Bereishit: Let us make Man

God said “Let us make man…” And God created man in His image, in the image of God He created them; male and female He created them. (Bereishit 1:26, 27).

God says
“Let us make Man –
be My partner,
embody My image.”

In the beginning
God clothes the naked,
at the end
He buries a man.

This is the heart of Torah
which ends with lamed
and begins with bet:
lamed and bet spell lev.


The Talmud (Sotah 14a) says that the Torah both begins and ends with God performing acts of loving kindness. The first (in Bereishit 3:21) is when God Himself clothes Adam and Eve, while the last (in Devarim 34:6) is when God Himself buries Moses. God is modeling very hands-on ways of caring for others. Maybe this reflects the essence of Torah, the blueprint of the image in which Man is created, teaching us how to partner God by cultivating compassion in His world.
In Pirkei Avot (2:13), it is told that Rabbi Yochanan ben Zakkai once asked his students what is the essential quality for living a moral life. Of all the replies, (a good (kindly) eye; (to be) a good friend; (to be) a good neighbour; seeing the consequences of one’s actions; a good heart (lev) ), he approved the last, (proposed by R’ Elazar ben Arach), because he said that this contained all the other answers. A good heart, he surmised, would prompt good actions.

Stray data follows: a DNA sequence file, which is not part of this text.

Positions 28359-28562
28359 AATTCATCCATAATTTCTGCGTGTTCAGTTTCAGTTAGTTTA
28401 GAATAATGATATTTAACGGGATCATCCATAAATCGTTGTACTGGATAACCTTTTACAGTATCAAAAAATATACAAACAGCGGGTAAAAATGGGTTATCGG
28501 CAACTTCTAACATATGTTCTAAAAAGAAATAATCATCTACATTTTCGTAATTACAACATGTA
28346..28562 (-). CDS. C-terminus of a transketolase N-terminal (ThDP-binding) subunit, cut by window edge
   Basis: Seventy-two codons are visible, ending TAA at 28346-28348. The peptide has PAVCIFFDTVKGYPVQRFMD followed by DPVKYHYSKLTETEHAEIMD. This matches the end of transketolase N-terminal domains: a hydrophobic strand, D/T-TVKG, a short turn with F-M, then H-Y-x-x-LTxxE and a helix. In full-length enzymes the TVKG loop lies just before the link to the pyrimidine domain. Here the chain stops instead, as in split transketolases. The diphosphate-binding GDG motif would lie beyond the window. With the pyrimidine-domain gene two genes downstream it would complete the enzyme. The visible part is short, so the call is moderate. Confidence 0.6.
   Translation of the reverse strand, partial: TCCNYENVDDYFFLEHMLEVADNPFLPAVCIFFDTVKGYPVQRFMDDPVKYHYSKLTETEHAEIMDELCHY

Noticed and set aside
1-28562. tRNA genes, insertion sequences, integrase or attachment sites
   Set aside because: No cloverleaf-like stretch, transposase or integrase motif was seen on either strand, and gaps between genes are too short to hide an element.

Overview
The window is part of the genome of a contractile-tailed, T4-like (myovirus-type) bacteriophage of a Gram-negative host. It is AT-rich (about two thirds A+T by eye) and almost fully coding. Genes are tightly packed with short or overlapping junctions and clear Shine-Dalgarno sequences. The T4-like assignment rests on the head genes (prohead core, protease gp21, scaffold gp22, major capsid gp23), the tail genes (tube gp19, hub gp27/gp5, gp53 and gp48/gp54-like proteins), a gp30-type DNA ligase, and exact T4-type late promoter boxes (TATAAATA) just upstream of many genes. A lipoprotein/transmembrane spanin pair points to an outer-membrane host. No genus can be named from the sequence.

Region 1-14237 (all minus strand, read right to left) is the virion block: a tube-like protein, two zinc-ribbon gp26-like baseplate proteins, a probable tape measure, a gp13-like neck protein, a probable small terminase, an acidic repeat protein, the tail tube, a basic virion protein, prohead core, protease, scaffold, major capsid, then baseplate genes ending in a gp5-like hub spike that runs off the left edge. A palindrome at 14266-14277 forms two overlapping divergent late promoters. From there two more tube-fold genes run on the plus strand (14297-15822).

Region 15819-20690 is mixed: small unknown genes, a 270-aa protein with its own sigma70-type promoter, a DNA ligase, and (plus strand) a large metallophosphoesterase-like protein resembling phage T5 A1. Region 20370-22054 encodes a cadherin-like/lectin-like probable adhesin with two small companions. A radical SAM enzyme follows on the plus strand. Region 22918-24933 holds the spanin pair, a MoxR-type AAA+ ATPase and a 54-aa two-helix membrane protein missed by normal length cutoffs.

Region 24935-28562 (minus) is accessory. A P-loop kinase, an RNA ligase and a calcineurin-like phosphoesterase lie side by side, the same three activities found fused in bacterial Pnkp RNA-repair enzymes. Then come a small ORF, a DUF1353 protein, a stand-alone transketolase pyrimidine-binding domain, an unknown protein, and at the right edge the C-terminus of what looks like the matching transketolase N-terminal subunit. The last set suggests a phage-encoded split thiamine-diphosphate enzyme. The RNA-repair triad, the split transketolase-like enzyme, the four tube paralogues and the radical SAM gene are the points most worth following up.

Rabbi Abraham Twerski in his book “Let Us Make Man” teaches that the enigmatic words which God utters “Let us make Man…” are spoken to us, telling us that we need to partner God in “creating” ourselves in His image. Unlike animals which are created complete, we are created incomplete but with the potential to work on ourselves.
The commentary in the Hertz Chumash points out that Man alone among living creatures, is gifted, like his Creator, with moral freedom and will. Man is thus capable of guiding his actions in the service of moral and religious ideals. The Rambam says that on this account Man is said to have been made in the form and image of God.

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